Paul Spragg was, by every available account, one of the loveliest and most helpful men in Doctor Who fandom, often using his position within the wider industry to give help and advice to those who might have needed it. It was entirely appropriate that last year his employers at Big Finish inaugurated the Paul Spragg Short Trips Memorial Opportunity, an annual competition with the aim of giving an author hitherto unpublished by the company the chance to write a short third person Doctor Who story, to be narrated by Big Finish boss Nicholas Briggs and made available on the company’s website for free near Christmas.
Spragg, for those who aren’t aware, sadly died in May 2014 – and to be honest, no short story was ever going to live up to the task of honouring Paul’s life. Conversely, New Jersey resident Joshua Wanisko’s forty-minute take Forever Fallen (such an unfortunately apt title, alas) probably comes as close as anyone might.
It is, ostensibly, the story of man who thinks he knows better and who, thanks to an encounter with the seventh Doctor, discovers that life will throw up problems for which there are no simple solutions, no matter how grand – and ultimately that there is no escaping your past regardless of how much distance you can put behind it. In many ways, Wanisko’s story is a close fit for Steven Moffat’s first foray into Doctor Who prose, the 1996 Decalog 3 short story Continuity Errors, also involving Sylvester McCoy’s manipulative seventh incarnation of the Time Lord. The seventh is the perfect fit for prose fiction, being the most authored incarnation the classic series offered up, and just as in Moffat’s story Wanisko writes him as a distant character whose invisible puppeteering and temporal jitterbugging affects the lives of those he chooses to touch in substantial but undetermined ways. If there’s an issue, it is perhaps in the conspicuousness of the conclusions Wanisko draws, but alternatively it would have been an error to have begun the Memorial Opportunity with something less clear-cut.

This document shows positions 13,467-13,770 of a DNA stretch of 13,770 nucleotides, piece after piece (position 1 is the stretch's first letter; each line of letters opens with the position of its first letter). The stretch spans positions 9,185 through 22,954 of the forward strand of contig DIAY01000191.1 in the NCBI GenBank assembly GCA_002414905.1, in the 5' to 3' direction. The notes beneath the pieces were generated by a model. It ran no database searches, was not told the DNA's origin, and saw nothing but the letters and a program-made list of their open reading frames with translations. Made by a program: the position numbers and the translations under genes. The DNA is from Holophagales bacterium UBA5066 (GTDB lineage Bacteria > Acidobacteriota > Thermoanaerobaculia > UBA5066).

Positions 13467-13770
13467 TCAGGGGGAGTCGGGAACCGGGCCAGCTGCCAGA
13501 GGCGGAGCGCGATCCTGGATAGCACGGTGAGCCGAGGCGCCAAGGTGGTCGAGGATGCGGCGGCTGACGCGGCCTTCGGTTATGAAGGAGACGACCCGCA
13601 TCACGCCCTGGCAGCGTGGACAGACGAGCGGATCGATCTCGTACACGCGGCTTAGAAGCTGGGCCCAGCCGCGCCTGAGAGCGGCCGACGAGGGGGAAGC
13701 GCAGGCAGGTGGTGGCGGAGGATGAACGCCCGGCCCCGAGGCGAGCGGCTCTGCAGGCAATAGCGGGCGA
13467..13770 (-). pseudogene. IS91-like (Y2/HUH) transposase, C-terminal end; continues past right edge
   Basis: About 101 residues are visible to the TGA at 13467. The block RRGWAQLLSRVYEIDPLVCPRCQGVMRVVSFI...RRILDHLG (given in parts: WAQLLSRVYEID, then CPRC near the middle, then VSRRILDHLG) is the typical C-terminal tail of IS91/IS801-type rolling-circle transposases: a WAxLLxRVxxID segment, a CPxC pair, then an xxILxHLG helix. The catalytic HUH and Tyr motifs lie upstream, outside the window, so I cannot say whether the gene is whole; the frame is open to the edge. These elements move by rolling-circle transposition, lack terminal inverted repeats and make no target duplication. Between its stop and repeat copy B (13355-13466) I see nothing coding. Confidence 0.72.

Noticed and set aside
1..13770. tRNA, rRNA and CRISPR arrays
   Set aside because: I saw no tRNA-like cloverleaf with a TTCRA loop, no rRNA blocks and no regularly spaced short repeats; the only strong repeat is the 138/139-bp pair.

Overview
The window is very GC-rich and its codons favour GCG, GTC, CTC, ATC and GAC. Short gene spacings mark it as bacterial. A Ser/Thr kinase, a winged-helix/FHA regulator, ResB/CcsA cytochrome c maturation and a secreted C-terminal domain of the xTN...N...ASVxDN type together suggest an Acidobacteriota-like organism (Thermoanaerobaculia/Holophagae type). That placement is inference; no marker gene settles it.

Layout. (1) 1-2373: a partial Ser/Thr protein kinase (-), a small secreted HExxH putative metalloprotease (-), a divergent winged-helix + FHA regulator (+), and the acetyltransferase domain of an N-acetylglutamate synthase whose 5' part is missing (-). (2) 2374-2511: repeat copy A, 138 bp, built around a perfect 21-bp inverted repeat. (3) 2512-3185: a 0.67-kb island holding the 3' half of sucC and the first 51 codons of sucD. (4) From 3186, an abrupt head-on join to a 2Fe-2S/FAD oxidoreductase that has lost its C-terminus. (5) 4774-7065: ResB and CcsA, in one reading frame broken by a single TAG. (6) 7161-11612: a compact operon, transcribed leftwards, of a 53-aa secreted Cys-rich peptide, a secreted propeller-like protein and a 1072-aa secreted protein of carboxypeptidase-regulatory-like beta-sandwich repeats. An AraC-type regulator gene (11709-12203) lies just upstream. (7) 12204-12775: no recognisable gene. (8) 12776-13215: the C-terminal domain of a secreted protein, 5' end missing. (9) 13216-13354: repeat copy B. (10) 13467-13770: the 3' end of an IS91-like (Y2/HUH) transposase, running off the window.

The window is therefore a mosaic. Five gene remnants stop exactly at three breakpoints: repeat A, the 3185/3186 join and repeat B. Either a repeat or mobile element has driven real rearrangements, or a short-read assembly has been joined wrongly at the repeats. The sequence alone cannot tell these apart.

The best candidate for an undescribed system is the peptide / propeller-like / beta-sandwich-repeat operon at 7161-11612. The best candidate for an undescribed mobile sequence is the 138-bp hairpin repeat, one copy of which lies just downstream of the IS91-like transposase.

Briggs’ reading is suitably lacking in lachrymosity (nothing would have been worse than to have treated the material with too much reverence for the premise of the competition), if occasionally a little laboured; his McCoy and Sophie Aldred voices understandably leave a little to be desired. But overall the production is a gratifyingly simple and understated one, allowing the story to take centre stage and giving Wanisko’s themes every opportunity to make their presence felt. Forever Fallen is about as appropriate a story as Big Finish might have chosen, and deserves to be heard by everyone, whether they had ever had cause to experience the kindness of Paul Spragg or not.
DOCTOR WHO SHORT TRIPS – FOREVER FALLEN / PUBLISHER: BIG FINISH / DIRECTOR: NEIL GARDNER / WRITTEN BY: JOSHUA WANISKO / READ BY: NICHOLAS BRIGGS / RELEASE DATE: OUT NOW (FREE DOWNLOAD FROM BIGFINISH.COM)